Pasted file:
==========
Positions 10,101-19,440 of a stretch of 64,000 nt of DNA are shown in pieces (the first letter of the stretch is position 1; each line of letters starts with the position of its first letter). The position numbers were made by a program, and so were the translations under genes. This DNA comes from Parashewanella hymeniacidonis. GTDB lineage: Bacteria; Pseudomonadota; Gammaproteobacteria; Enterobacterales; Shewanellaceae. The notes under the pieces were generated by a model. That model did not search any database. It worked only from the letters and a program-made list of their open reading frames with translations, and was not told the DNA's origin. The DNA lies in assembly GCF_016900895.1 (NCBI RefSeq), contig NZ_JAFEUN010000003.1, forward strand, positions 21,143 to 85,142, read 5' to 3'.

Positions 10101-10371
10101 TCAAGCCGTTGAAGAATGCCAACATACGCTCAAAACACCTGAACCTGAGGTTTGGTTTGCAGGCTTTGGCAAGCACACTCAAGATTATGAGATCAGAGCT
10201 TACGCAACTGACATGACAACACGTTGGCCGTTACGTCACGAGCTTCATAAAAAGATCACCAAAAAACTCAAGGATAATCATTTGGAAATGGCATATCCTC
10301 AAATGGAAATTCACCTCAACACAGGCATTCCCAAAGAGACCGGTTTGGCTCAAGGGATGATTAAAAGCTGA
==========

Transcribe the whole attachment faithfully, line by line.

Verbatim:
Positions 10,101-19,440 of a stretch of 64,000 nt of DNA are shown in pieces (the first letter of the stretch is position 1; each line of letters starts with the position of its first letter). The position numbers were made by a program, and so were the translations under genes. This DNA comes from Parashewanella hymeniacidonis. GTDB lineage: Bacteria; Pseudomonadota; Gammaproteobacteria; Enterobacterales; Shewanellaceae. The notes under the pieces were generated by a model. That model did not search any database. It worked only from the letters and a program-made list of their open reading frames with translations, and was not told the DNA's origin. The DNA lies in assembly GCF_016900895.1 (NCBI RefSeq), contig NZ_JAFEUN010000003.1, forward strand, positions 21,143 to 85,142, read 5' to 3'.

Positions 10101-10371
10101 TCAAGCCGTTGAAGAATGCCAACATACGCTCAAAACACCTGAACCTGAGGTTTGGTTTGCAGGCTTTGGCAAGCACACTCAAGATTATGAGATCAGAGCT
10201 TACGCAACTGACATGACAACACGTTGGCCGTTACGTCACGAGCTTCATAAAAAGATCACCAAAAAACTCAAGGATAATCATTTGGAAATGGCATATCCTC
10301 AAATGGAAATTCACCTCAACACAGGCATTCCCAAAGAGACCGGTTTGGCTCAAGGGATGATTAAAAGCTGA